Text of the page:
Of course, this is a tired, old show, riddled with shopworn devices, performed by a rotating cast of hacks. Ronald Reagan set the fool's gold standard of a president playacting the role of populist, matinee hero -- Clinton, Bush, and Obama all learned from him -- as, all the while, he, in reality, went about the business of protecting and enhancing the holdings of the moneyed elite.
Such self-deception -- played out as public legerdemain and state stagecraft -- is now the modus operandi of media age presidencies. The effect of this transformation, from executive gravitas to virtual playacting, has been somewhat less than salubrious for the health of the republic. When, for example, an American city drowns in floodwater and Americans are drowning in economic woes, US presidents know how to act like a president -- but not act as president. The soundbites make the man; not the man makes the soundbites.
Thus far, Obama's role has been to front the status quo. Whose interest do you think he had in mind when he picked Larry Summers and Tim Geithner as his top economic advisors? Hint: not those who clutch a subway strap nor sit stranded in freeway traffic, in bank-financed motor vehicles, on their daily commute to and from work.
Presidents, as is the case with all people, internalize the social and cultural architecture of their times. Reagan, the actor, had to find a way to believe what movie industry scriptwriters and film directors wanted from him insofar as the creation of character -- and, during the cold war and McCarthy era witchhunts, when G.E. and other defense industry giants started writing his checks (after his movie career died a lackluster death) he performed his role as resolute cold warrior as requested. And he, as has every president since, became a shill and enabler of the national security state.
The circumstances of the present era, like the ancient belief in the acts of self-involved gods whose doings were heedless to the fate of mere mortals, are larger than us and will not cede to our demands to behave with compassion or even sanity. To name but one example: The earth's oceans are suffering, many oceanographers say dying, due to the death cult calculus of runaway capitalism. In essence, we are confronted by a situation in which we experience abject powerlessness. An aura of unease and anomie prevails.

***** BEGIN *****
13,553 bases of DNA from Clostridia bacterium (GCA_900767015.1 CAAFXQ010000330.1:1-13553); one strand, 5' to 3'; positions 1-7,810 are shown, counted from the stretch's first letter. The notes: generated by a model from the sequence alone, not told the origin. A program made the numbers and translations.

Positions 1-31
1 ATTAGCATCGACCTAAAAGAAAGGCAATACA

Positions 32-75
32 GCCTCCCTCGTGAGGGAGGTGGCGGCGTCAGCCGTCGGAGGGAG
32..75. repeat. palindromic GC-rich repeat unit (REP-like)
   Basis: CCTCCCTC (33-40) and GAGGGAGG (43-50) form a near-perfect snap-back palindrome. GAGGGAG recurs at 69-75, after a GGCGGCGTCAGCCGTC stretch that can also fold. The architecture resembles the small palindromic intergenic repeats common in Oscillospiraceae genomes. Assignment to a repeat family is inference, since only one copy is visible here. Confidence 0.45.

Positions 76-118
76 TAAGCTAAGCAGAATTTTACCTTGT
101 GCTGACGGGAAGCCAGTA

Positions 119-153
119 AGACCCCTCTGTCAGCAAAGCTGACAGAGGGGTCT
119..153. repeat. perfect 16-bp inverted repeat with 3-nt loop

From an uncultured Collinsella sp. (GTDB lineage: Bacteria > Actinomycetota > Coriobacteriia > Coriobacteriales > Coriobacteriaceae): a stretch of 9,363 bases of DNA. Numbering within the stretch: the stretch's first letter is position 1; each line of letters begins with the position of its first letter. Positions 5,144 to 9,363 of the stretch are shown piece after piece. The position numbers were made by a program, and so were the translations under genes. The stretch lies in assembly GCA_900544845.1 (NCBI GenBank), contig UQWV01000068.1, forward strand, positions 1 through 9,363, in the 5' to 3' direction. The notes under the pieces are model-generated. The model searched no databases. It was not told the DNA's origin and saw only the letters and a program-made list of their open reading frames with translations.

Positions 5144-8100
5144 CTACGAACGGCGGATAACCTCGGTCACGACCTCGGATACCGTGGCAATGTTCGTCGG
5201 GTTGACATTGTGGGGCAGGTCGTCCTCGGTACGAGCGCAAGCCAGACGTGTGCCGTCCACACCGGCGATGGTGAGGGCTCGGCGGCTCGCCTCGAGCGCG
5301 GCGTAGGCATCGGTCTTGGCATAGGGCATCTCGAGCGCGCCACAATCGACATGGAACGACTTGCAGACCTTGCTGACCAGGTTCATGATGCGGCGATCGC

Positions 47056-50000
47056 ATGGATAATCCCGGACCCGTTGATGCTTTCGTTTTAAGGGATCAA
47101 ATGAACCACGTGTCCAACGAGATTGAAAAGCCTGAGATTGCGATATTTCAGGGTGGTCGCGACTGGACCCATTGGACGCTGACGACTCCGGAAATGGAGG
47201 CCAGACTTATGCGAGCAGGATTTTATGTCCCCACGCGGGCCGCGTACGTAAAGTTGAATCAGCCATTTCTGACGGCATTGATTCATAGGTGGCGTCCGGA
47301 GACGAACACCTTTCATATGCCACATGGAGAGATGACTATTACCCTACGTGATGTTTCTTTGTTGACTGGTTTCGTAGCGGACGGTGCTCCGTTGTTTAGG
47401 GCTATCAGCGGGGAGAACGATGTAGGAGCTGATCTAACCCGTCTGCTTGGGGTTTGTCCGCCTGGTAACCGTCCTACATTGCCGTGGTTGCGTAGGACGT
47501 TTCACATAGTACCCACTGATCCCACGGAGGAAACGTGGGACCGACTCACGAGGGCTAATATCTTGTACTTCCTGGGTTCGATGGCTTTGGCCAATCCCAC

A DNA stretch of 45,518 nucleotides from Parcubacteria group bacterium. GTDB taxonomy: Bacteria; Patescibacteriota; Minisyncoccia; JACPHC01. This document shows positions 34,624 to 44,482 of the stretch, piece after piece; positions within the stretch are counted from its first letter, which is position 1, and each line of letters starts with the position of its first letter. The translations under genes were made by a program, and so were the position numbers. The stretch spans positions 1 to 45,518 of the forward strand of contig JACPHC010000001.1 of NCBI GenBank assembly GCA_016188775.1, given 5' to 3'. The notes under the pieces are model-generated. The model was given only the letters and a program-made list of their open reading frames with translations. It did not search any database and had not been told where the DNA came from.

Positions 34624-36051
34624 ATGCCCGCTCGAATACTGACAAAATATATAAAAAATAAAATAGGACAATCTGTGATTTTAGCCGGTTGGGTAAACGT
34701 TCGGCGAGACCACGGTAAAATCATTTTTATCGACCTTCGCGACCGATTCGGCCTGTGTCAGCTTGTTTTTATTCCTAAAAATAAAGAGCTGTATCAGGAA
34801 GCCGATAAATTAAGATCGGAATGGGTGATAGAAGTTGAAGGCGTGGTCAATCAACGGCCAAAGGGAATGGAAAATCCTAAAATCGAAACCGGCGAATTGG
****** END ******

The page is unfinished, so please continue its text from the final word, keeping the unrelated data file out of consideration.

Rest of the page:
This unease contributes to a desperate fantasy of the presidency as deus ex machina. The right's deification of Reagan cast the fantasy into the realm of bughouse raving: The dead president as savor zombie. The belief that Ronald Reagan brought down the Soviet Union with 1940's era movie jibes and bromides is such a preposterous fantasy ... that it evokes one of my own: Ronald Reagan, endlessly imprisoned in a soundbite loop in Hell, throwing back his shoulders, doing that portrayal of manly resolve he wore out during his time in office ... then bandying into the indifference of eternity, this variation of his patented platitude, "Mr. Devil, tear down this wall of fire."
What is the emotional toil taken by the reality that in life, unlike theatre, there will be no sudden plot reversal brought about by a device of deus ex machina? In these desperate imaginings, we demand our president both lay on hands to heal the wounds inflicted by capitalism and smite our perceived enemies abroad. We insist he be not only a steely eyed warrior-king but our collective killer Christ.
Democratic presidents, and their handlers and advisers, become possessed of this errant archetype as well. Hence, according to the fantasy, to be viable as commander-in-chief, they are driven to prove their toughness, preferably, in some he-man display of resolute stupidity. They must prove they have a pair of killer/redeemer god balls -- which might be termed, Christesticles -- by bombing somebody -- anybody. At present, it appears this fraternity of hubris-blinded killer clowns has Iran in their cross hairs.
The act of imagining enemies serves as distraction from the angst arising from the vast economic inequities of life in the contemporary US. This is the good versus evil, dramatic conventions of the children's theatre of our politics: We boo the villains -- and are instructed to clap our hands to bring about an intervention by supernatural forces ... In this case, in the form of an action hero/magical being to do our killing: a deity -- who is part Tinker Bell, part predator drone.
But our situation is closer to that of the flawed protagonists in Waiting For Godot -- Samuel Becket's brilliant take on the self-deception at work within the alienated hearts of those who believe their suffering will be assuaged by the arrival of a god-like being. The last lines and final stage instructions of the play are emblematic of the Obama presidency:
ESTRAGON: Yes, let's go.
(Stage direction: They do not move.)